Bond Market Signals Worse Than Orderly Stock Market Sell-Off

Goldman Sachs and other investment firms warned that the market was getting more and more at risk of a 10% stock market correction, with the caveat that stocks would resume the bull market thereafter. Now we have the bond market signaling that things might be far worse than just a 10% correction.

At this time, the Federal Reserve is tapering its bond buying down – twice now, to $65 billion per month now. That means one less large natural buyer in the market. So why are interest rates dropping?

What is being signaled to the market is that the current economic report weakness is not just a polar vortex making weather related weakness. China is slowing and emerging markets are suffering from currency shocks. The ISM, the last jobs report, durable goods, and other reports are all signaling slower growth at a time when economists were looking for larger gains.

Are bonds signaling a crash? Probably not. The problem is that they are not signaling all is just an orderly sell-off here to adjust valuations. Many investors feel that the bond market is a better 9or smarter) barometer of reading the economy than the stock market. That is up to you to decide, but here are some bond market statistics:

  • The 10-year Treasury yield is now back down to 2.58%, when it was at 3% as recently as January 9 after peaking at 3.04% in the final hours of 2013.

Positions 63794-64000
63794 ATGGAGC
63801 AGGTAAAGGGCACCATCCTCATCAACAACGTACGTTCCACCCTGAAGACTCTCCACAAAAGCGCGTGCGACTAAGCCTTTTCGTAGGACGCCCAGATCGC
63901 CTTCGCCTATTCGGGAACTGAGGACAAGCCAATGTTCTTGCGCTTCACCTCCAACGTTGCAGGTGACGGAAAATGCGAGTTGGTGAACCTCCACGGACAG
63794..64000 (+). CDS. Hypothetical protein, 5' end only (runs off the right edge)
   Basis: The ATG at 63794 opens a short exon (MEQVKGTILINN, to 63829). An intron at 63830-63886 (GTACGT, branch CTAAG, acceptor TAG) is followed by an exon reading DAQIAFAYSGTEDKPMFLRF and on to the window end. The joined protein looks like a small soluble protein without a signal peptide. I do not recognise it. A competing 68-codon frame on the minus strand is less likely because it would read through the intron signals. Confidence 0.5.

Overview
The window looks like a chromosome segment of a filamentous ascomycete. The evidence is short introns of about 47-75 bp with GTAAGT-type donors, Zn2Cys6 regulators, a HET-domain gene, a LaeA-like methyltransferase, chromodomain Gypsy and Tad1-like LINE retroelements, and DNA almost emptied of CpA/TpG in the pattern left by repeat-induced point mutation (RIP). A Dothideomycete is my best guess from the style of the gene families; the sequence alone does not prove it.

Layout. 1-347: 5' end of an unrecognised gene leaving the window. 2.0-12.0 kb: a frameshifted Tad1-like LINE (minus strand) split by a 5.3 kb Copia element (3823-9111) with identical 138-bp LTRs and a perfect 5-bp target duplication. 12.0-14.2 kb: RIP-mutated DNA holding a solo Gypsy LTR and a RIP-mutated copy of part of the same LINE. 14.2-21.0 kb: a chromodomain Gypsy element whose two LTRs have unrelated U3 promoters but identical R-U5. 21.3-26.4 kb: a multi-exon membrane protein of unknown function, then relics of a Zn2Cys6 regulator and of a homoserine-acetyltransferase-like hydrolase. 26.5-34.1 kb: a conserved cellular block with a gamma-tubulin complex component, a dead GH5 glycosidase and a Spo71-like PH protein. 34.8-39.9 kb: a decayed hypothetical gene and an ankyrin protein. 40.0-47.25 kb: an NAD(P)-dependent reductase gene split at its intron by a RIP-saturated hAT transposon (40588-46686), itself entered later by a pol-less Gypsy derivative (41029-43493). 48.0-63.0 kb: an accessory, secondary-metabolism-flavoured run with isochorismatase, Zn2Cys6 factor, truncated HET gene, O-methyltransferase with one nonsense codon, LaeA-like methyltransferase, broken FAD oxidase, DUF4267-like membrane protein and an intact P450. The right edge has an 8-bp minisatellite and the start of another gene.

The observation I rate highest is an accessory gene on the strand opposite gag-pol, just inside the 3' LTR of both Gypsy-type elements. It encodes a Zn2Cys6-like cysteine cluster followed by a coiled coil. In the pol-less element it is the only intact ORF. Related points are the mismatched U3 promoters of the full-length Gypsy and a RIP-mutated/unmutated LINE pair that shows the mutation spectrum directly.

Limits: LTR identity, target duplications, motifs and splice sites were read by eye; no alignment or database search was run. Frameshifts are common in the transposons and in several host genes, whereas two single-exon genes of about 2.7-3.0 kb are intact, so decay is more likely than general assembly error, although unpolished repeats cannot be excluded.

• The 30-year Treasury was down to 3.53% on Monday. This was up at 3.91% on January 9 and hit 3.97% at recently as the first day of 2014.

If you want to know just how bad things are, the iShares 20+ Year Treasury Bond (NYSEArca: TLT) gained 1.22% to $109.32 on Monday. What really stands out here is that the exchange-traded product traded over 20.5 million shares, which is nearly three-times the normal trading volume.

Everyone was predicting that bond yields would continue to rise in 2014. They were predicting that even before Ben Bernanke and Janet Yellen made the commitment to taper the bond buying. If rates are sinking even when the Fed is less of a buyer, it means that a lot of institutions are getting worried about more than just an orderly stock market sell-off.

Maybe the technical breakdown in the stock market is a part of the fear. Maybe it is everything else outside of the control of the United States. Then there is the theory that the markets want to test each new Federal Reserve chairman to see what they are made of. in that case, welcome aboard, Janet!